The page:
2018-12-06 / Opinions

Book Review


Dunbar is the latest in Ho­garth Press’ reinterpretations of Shakespeare’s plays by current best-selling, acclaimed (not necessarily the same thing) novelists. As most of us remember, William Shakespeare himself found plots in diverse places and times, adapting them to the theater and for the enjoyment of his Elizabethan audiences. Many of today’s readers will be caught up in this wrenching tale of an old mad, formerly powerful man, fighting for survival and forgiveness.

Henry Dunbar once headed a global media corporation. He foolishly handed over control of the company to his vicious, evil daughters, Abigail and Megan, disinheriting his loving but honest daughter Florence (Cordelia in the original King Lear). Now Abigail and Megan and their compatriots have closed him up in a “nursing home” prison, having convinced the public that he is incapable of managing the company, not far from the truth. It has been a large mansion, whose “dimensions, generous as they were for a large Victorian household, could not keep up with the modern demand for a place in which to neglect the mad, the old, and the dying.”

Dunbar has one friend in the home, an unreliable ex-comedian Peter Walker, who engineers their escape. They soon part ways, and Peter is suborned by the daughters into telling where their father is. His punishment for that weakness is dire. Meanwhile, Dunbar is wandering, lost and alone, in a fierce storm. He realizes, in his confusion and fear, that his own greed and ruthlessness have been a part of his story, but is helpless after years of being in command.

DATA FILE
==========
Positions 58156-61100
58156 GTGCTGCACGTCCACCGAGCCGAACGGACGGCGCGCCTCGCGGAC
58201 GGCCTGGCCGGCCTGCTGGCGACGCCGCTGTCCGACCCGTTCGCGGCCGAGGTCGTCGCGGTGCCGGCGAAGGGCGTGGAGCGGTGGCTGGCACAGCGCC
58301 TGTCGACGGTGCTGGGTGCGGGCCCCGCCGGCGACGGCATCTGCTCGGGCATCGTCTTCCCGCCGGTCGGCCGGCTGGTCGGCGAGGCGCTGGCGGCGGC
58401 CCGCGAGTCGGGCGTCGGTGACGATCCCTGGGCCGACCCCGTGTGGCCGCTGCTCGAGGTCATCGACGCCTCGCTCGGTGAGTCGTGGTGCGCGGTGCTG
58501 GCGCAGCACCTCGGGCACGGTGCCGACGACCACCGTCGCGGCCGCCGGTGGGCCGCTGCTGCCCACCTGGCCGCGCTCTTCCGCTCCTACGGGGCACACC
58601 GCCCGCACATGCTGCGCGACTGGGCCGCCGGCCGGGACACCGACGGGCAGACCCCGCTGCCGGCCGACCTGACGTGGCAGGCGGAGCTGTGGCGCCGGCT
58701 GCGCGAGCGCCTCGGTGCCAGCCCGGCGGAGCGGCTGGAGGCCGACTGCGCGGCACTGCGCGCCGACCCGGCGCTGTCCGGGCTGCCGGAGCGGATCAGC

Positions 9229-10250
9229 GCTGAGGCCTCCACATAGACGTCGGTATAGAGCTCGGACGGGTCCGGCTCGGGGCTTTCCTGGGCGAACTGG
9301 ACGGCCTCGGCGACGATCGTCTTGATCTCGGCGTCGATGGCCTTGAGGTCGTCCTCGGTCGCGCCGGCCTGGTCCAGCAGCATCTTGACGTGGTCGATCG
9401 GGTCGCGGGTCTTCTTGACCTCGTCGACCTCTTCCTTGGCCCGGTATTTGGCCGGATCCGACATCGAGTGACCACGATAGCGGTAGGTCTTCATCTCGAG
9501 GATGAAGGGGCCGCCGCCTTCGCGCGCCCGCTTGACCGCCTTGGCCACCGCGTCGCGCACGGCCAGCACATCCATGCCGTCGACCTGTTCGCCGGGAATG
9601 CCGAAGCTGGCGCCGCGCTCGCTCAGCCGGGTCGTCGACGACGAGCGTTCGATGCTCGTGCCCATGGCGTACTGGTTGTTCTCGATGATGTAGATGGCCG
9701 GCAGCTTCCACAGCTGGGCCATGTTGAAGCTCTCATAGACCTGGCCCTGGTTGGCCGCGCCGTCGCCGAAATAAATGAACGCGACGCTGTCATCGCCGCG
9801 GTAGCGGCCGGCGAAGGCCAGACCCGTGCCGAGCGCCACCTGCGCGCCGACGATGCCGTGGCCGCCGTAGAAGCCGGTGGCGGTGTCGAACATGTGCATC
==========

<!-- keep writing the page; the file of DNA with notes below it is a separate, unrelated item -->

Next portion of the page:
His whereabouts in the home had been kept secret from Florence and his few remaining loyal (in spite of his betrayals) friends. Florence and her team have finally located him and are hurrying to the rescue, but he has eluded them, too. Like any crime thriller, the narrative moves swiftly, shifting points of view to reveal the characters’ plans and machinations. There is a corporate conspiracy to complete the concept of a modern story. The plot is recognizable, and the reader knows that all will not end well. The action is compelling, even as the reader tries to recall King Lear, and the parts those characters played. Dunbar is available at the Mary Willis Library.

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